You could also have used the Subselect tool to select the inner circle, but the shortcut is faster. The clone is the shape you will use for the magnify lens fill. The clone is filled with black, but you will change that in the next step.

On the Object panel, select the Fill attribute. From the Fill Type pop-up menu, choose Lens. If the Lens Warning dialog box opens, click OK.

The warning message informs you that spot colors displayed beneath a lens fill are converted to process colors. This change will affect your work if you are printing your document. You can select the option not to show the warning message again, but this is one instance where the message is a helpful reminder.

From the Lens Type pop-up menu, choose Magnify. Change the magnification level to 2X by either dragging the slider or entering the value in the Magnify text box.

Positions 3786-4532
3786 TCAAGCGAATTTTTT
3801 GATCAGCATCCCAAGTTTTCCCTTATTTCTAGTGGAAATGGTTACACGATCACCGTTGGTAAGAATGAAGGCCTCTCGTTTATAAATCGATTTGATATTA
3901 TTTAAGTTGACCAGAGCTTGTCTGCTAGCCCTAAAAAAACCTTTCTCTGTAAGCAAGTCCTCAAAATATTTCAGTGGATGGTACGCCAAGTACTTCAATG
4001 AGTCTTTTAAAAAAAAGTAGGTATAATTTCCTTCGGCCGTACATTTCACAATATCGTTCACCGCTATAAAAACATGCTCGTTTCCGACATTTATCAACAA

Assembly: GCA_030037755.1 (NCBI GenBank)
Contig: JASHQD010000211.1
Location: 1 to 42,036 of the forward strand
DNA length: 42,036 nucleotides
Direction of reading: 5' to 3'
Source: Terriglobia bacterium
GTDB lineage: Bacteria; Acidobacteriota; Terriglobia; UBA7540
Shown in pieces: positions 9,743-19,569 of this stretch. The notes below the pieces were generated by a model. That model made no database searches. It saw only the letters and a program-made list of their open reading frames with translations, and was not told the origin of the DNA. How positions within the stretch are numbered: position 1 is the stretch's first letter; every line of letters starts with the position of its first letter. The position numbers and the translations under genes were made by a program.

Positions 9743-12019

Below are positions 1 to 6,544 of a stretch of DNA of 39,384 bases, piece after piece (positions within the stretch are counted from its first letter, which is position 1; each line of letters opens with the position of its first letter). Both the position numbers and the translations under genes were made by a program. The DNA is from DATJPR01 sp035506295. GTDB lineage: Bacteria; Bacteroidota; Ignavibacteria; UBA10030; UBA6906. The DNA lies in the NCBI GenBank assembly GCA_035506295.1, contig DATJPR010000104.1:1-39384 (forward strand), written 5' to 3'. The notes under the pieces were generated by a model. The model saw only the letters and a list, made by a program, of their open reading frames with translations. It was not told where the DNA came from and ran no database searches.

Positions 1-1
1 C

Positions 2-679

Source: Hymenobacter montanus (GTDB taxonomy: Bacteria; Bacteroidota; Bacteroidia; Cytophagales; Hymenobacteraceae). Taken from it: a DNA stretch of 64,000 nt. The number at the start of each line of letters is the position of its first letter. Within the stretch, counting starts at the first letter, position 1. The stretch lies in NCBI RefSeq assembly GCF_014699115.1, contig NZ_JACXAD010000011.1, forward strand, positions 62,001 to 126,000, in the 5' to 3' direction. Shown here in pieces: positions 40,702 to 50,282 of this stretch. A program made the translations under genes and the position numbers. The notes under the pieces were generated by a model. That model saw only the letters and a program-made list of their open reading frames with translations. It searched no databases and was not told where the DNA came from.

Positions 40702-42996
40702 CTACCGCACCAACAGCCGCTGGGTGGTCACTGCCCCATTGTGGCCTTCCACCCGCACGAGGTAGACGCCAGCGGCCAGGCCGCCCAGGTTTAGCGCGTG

The black fill is removed. You won’t see the effect of the magnify lens until you move the magnifying glass over another object.

FreeHand provides six lens types for you to choose among:

  • Transparency makes objects appear partially or completely transparent. You select a screen for the transparency using the color box or the pop-up menu. You adjust the degree of transparency by dragging the slider. The values range from 0 to 100. A value of 0 makes the effect completely transparent; a value of 100 makes the effect completely opaque.

  • Magnify enlarges objects under the lens. You can either enter a number from 1 to 100 or drag the slider from 1 to 20 to set the degree of magnification for objects under the lens.

  • Invert reverses colors to their complementary CMYK colors (their opposites on the color wheel) for a reverse-color effect.

  • Lighten lightens the colors of the objects beneath the lens. You adjust the effect by dragging the slider. A setting of 0 has no effect on the lightness, and a setting of 100 makes the area under the lens completely white.

  • Darken darkens the colors of the objects beneath the lens. You adjust the effect by dragging the slider. A setting of 0 has no effect on the darkness, and a setting of 100 makes the area under the lens completely black.

  • Monochrome displays colors underneath the lens as monochrome tints of the selected color. The intrinsic lightness of the original color determines the tint value.

FreeHand also provides three options you can use for the lens fill: